The pre-Islamic period for the Copts was marked by two major events, the beginning of the Coptic calendar in AD 284, in commemoration of the persecution suffered by Egypt's Christians and the establishment of an independent Egyptian Church in 451 AD, following the council of Chalcedon which condemned the monphysite theology. Thereafter the relations between Egypt's Copts and Constantinople were strained as the Copts refused to recognize the religious authority of the Patriarchs of Alexandria appointed by the Byzantine State. These clerics were given widespread administrative power, in 550 AD, against the political and the religious dominance of Egypt by the outsiders. This opposition may in part account for the Copts acceptance of the Muslim conquest in 640 AD who saw the Muslims as liberators from the Byzantine yoke.

Coptic Religion

In its spread in Egypt, Christianity had seen the development of hermeticism; the voluntary retreat of religious men and women in Egypt. The monastic tradition in fact antedated Christianity in Egypt. The Christian anchorites were distinguished from the Jewish ones by the extremes of asceticism the pursued. Such individuals as Anthony (AD 252-357) and Paul (AD 235-341) led lives of total deprivation cut off as much as possible from all human contact.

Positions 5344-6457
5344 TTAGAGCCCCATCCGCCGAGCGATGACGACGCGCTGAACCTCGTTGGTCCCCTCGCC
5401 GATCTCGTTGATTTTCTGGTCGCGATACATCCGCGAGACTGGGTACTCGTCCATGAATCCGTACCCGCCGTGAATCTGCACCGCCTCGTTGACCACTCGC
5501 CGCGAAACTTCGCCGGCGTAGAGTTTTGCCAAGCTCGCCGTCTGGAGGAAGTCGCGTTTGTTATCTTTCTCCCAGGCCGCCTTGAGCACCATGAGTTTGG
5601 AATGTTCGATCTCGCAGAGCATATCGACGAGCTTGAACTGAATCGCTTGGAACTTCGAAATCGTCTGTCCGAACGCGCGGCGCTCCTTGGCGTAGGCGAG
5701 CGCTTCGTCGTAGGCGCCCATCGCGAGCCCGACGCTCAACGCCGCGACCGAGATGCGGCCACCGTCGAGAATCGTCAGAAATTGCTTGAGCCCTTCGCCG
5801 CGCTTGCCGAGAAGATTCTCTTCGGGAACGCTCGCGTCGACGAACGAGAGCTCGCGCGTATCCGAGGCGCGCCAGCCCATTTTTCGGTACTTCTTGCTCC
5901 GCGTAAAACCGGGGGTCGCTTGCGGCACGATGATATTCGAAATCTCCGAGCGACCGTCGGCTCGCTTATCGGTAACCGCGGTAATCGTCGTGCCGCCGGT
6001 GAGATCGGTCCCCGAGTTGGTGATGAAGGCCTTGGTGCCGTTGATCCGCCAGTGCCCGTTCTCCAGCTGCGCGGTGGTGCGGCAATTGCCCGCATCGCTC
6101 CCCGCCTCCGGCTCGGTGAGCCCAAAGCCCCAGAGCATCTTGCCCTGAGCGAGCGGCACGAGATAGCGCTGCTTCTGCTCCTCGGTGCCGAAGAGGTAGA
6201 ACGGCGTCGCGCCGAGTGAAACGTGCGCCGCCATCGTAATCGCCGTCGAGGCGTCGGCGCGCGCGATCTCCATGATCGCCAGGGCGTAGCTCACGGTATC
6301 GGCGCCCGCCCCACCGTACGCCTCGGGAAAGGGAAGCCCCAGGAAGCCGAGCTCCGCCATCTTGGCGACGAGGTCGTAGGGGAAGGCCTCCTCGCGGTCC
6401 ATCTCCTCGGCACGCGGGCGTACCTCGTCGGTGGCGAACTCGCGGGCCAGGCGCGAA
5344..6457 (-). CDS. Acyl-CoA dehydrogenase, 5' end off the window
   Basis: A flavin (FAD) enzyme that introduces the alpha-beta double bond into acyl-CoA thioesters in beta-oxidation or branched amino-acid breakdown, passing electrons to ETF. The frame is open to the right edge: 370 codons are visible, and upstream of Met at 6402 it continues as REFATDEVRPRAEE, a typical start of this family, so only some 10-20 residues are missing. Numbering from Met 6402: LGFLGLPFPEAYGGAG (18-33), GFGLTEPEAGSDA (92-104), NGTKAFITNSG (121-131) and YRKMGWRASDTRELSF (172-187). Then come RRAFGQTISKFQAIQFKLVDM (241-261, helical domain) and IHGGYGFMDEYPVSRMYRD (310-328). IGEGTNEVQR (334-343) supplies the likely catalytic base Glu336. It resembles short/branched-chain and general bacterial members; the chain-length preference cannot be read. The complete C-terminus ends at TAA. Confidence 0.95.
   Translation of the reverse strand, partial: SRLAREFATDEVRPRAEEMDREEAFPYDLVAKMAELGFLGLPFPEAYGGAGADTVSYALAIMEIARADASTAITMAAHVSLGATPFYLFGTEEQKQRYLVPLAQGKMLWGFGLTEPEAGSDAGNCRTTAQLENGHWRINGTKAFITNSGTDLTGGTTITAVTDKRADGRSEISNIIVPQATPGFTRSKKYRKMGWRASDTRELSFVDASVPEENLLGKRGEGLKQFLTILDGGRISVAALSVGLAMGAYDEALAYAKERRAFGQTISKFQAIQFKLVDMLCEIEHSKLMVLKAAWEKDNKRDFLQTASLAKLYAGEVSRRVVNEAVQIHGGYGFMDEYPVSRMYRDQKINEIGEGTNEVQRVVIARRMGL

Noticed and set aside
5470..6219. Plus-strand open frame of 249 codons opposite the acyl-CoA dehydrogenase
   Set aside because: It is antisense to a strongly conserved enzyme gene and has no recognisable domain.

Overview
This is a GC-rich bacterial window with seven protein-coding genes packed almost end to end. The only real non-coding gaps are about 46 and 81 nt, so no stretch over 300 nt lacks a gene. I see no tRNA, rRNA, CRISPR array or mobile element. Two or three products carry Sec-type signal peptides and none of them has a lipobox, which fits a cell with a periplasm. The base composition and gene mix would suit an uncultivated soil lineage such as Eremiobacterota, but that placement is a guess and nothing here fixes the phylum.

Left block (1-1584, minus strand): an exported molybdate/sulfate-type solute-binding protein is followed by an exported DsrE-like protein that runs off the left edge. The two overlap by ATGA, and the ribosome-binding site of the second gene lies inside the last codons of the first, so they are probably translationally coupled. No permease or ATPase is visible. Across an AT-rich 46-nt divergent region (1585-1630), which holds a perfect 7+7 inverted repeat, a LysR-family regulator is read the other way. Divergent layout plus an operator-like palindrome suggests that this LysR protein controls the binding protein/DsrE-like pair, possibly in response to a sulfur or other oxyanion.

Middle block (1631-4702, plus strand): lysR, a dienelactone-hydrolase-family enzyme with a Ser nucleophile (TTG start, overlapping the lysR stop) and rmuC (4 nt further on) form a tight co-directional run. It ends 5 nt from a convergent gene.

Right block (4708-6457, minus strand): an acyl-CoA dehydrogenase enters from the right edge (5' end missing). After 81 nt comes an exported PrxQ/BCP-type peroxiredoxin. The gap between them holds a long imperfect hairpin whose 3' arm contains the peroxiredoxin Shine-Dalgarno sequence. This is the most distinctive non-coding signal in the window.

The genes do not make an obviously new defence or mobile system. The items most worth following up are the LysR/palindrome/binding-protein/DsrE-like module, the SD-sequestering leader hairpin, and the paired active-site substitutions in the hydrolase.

In the 4th century, monasticism developed as an organized movement under the direction of Pachomius. Pachomius gathered monks into religious communities under strict discipline and the direction of a spiritual head. These communities were located in both urban and rural settings. They had two forms; monasteries where the monks lived together as a group, and Lauras cells isolated from the main monastery physically but under its jurisdiction.

Aside from their religious and theological role, the monasteries became in time a part of the Egyptian economy during the Christian era, producing items which its quality were highly priced. By the time of the Muslim conquest the monasteries had also assumed a role in local administration as tax collectors and overseers of government policy in rural areas.